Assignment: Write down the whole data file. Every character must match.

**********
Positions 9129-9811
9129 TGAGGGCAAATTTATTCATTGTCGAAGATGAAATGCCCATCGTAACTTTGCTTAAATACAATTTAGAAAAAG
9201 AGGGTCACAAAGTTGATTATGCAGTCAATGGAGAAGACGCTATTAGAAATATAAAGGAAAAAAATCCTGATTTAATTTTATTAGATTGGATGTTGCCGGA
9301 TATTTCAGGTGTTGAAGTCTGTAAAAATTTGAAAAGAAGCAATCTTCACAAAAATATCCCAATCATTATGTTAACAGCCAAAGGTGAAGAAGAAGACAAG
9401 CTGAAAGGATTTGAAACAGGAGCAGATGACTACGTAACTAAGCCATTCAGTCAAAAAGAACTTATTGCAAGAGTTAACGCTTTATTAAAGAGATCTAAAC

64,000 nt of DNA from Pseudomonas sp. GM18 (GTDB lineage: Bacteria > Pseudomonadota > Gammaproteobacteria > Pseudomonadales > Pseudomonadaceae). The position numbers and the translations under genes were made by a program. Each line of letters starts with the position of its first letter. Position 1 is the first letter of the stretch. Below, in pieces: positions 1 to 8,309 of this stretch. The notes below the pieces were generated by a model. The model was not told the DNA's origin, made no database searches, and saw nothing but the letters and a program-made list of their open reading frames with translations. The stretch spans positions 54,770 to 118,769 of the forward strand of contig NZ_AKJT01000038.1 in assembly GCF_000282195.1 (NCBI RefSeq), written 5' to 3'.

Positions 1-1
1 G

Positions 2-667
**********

Positions 9129-9811
9129 TGAGGGCAAATTTATTCATTGTCGAAGATGAAATGCCCATCGTAACTTTGCTTAAATACAATTTAGAAAAAG
9201 AGGGTCACAAAGTTGATTATGCAGTCAATGGAGAAGACGCTATTAGAAATATAAAGGAAAAAAATCCTGATTTAATTTTATTAGATTGGATGTTGCCGGA
9301 TATTTCAGGTGTTGAAGTCTGTAAAAATTTGAAAAGAAGCAATCTTCACAAAAATATCCCAATCATTATGTTAACAGCCAAAGGTGAAGAAGAAGACAAG
9401 CTGAAAGGATTTGAAACAGGAGCAGATGACTACGTAACTAAGCCATTCAGTCAAAAAGAACTTATTGCAAGAGTTAACGCTTTATTAAAGAGATCTAAAC

64,000 nt of DNA from Pseudomonas sp. GM18 (GTDB lineage: Bacteria > Pseudomonadota > Gammaproteobacteria > Pseudomonadales > Pseudomonadaceae). The position numbers and the translations under genes were made by a program. Each line of letters starts with the position of its first letter. Position 1 is the first letter of the stretch. Below, in pieces: positions 1 to 8,309 of this stretch. The notes below the pieces were generated by a model. The model was not told the DNA's origin, made no database searches, and saw nothing but the letters and a program-made list of their open reading frames with translations. The stretch spans positions 54,770 to 118,769 of the forward strand of contig NZ_AKJT01000038.1 in assembly GCF_000282195.1 (NCBI RefSeq), written 5' to 3'.

Positions 1-1
1 G

Positions 2-667